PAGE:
I know that you two are convinced that life in all its fullness is a life lived with God, God who is fully revealed in Jesus. And I want to encourage you that your marriage can be a fantastic way to follow Jesus – because he is the God who ‘lays his glory by’. And that is the secret to winning in marriage: to lay your own individual glory by, and instead to live out the radically different power dynamic that marks out the Kingdom of God.

'He lays his glory by' means all the power, all the fame, all the entitlement, all the leverage over other people is put to one side. It’s the totally unexpected thing we see in the Christmas story: an all-powerful God not pushing everyone aside to grab on to getting his own way, but instead entering into a life of humility, service, compassion and grace to others.

Let your marriage be a place to practice and model that same amazing selflessness. It’s like a house of cards – the strength is in the interdependence. The more you give your life away to each other, to God, to your neighbours, the more you’ll find it.

I’m not talking about being a doormat here – like, whoever gets the request in first, the other person just has to do what they say. It’s a fundamental reordering of priorities and motivation – being anchored not in self-interest but in a love outside yourself. But it can be found in the smallest things: yes, even the washing of dishes, the emptying of bins, the sharing of meals, the choosing of a film (always contentious!) – let everything be an opportunity to grow together in the character of servant-heartedness, of self-sacrifice instead of power-grabbing – because that can transform the world.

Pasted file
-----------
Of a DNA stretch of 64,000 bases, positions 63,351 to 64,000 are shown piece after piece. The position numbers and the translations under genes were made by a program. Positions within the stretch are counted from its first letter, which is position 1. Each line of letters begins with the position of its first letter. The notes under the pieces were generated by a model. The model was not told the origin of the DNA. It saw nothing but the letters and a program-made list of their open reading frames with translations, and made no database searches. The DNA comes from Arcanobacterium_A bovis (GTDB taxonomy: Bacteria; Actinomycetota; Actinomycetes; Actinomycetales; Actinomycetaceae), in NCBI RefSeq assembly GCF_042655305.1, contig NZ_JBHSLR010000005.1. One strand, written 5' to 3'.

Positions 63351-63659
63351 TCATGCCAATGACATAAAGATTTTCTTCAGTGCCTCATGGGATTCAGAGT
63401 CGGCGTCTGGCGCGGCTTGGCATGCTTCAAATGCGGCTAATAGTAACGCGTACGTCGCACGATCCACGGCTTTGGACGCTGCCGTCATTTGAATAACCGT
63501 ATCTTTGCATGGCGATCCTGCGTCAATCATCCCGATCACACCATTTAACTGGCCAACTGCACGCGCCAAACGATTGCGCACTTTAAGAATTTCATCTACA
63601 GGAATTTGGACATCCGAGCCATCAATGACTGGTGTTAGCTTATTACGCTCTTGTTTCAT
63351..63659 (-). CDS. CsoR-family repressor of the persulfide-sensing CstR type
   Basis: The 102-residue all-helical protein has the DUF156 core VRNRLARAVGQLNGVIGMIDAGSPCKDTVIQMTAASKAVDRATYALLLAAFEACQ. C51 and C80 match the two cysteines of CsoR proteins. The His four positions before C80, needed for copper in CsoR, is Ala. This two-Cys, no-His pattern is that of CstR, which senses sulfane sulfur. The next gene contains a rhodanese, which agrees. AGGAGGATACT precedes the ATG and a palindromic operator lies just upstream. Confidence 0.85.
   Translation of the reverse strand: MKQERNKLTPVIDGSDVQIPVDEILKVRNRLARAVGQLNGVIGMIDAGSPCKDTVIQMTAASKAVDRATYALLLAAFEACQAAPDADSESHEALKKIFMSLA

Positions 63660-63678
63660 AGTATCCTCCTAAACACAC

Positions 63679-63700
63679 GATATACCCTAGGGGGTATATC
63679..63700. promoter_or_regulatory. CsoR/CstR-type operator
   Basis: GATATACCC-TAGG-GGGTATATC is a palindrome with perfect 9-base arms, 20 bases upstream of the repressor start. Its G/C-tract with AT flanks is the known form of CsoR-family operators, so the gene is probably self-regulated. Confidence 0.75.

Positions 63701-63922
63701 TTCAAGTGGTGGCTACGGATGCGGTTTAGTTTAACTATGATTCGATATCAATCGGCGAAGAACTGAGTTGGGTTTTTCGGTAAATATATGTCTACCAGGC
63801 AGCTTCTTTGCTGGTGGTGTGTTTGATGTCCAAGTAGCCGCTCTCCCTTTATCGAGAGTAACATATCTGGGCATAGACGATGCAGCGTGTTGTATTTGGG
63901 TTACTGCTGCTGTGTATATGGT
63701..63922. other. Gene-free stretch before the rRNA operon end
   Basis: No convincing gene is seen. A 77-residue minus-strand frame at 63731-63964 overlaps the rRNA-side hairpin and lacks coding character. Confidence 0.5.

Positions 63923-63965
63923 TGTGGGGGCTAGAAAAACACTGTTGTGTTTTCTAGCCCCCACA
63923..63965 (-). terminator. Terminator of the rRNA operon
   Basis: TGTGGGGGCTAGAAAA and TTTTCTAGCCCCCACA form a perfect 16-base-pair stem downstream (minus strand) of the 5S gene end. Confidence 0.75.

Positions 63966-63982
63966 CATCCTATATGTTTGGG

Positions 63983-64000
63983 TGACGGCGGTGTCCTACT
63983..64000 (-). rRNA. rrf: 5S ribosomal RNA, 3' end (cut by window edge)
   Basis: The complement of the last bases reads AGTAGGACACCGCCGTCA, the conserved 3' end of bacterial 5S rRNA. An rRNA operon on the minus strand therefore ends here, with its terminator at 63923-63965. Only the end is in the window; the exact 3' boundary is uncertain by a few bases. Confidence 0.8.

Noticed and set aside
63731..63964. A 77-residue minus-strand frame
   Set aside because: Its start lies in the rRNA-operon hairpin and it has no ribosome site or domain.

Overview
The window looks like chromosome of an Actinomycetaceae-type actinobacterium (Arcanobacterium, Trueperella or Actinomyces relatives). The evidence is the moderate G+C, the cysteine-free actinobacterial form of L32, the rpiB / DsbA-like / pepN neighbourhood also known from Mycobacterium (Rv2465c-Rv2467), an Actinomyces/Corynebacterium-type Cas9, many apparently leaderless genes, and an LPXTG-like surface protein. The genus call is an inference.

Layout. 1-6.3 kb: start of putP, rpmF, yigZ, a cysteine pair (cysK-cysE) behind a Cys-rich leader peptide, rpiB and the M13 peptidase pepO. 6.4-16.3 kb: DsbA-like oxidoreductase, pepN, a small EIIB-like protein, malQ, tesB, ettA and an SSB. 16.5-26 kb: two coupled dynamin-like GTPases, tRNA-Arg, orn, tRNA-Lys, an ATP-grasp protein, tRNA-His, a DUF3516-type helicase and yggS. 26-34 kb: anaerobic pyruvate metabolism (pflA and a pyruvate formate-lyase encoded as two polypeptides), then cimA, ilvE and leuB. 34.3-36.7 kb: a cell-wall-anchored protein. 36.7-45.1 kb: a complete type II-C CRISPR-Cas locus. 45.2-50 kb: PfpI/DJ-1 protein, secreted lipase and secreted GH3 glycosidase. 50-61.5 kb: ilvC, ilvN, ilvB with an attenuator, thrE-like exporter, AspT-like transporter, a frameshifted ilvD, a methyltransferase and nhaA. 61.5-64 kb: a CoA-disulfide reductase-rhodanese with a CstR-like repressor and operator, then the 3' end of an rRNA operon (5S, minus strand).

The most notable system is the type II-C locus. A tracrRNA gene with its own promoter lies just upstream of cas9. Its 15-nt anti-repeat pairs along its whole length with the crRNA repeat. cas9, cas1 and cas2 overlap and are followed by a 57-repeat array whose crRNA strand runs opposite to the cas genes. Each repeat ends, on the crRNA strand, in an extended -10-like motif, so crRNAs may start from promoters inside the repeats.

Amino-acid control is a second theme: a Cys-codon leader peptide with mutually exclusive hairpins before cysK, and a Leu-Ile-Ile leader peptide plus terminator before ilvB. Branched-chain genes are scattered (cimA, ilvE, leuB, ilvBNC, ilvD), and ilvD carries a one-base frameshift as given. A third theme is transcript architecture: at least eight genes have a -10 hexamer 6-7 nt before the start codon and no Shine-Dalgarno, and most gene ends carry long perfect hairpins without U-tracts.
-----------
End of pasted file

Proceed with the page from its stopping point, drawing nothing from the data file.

It’s not just a feeling, it’s a covenant – a promise, a resolution. It’s a choice you make today – and then every day for the rest of your life together.

You won’t always get it right – but God will. He loves you unchangingly, even on your worst day. As Romans 5 says, ‘While we were still sinners, Christ died for us’. He doesn’t wait for you to be good enough; he has already shown his love for the whole world, with all our screw-ups and failures and selfishness, in choosing to give up his life to rescue us. You believe that Jesus’ death and resurrection opens up a way to God – well, don’t forget it! He chose to make a way for people to be in relationship with him without it being conditional on how well those people are doing – so you can be sure that, like the Father in the story of the Prodigal Son, he will always come rushing out to meet you, however much you might feel you’ve messed up.

And I want you to know that you have both been a huge blessing and encouragement to many people already – both individually and in your relationship together. I pray that your marriage will continue that – to be a testament to the the Kingdom of God, and the power of selfless love, grace, mercy, forgiveness. That you’ll grow and learn that radical power in your marriage, that it will overflow into the lives of those around you – and that, on the days where things are a long way from rosy, that it will still be seen in the perfect love, grace and mercy that God always has for you.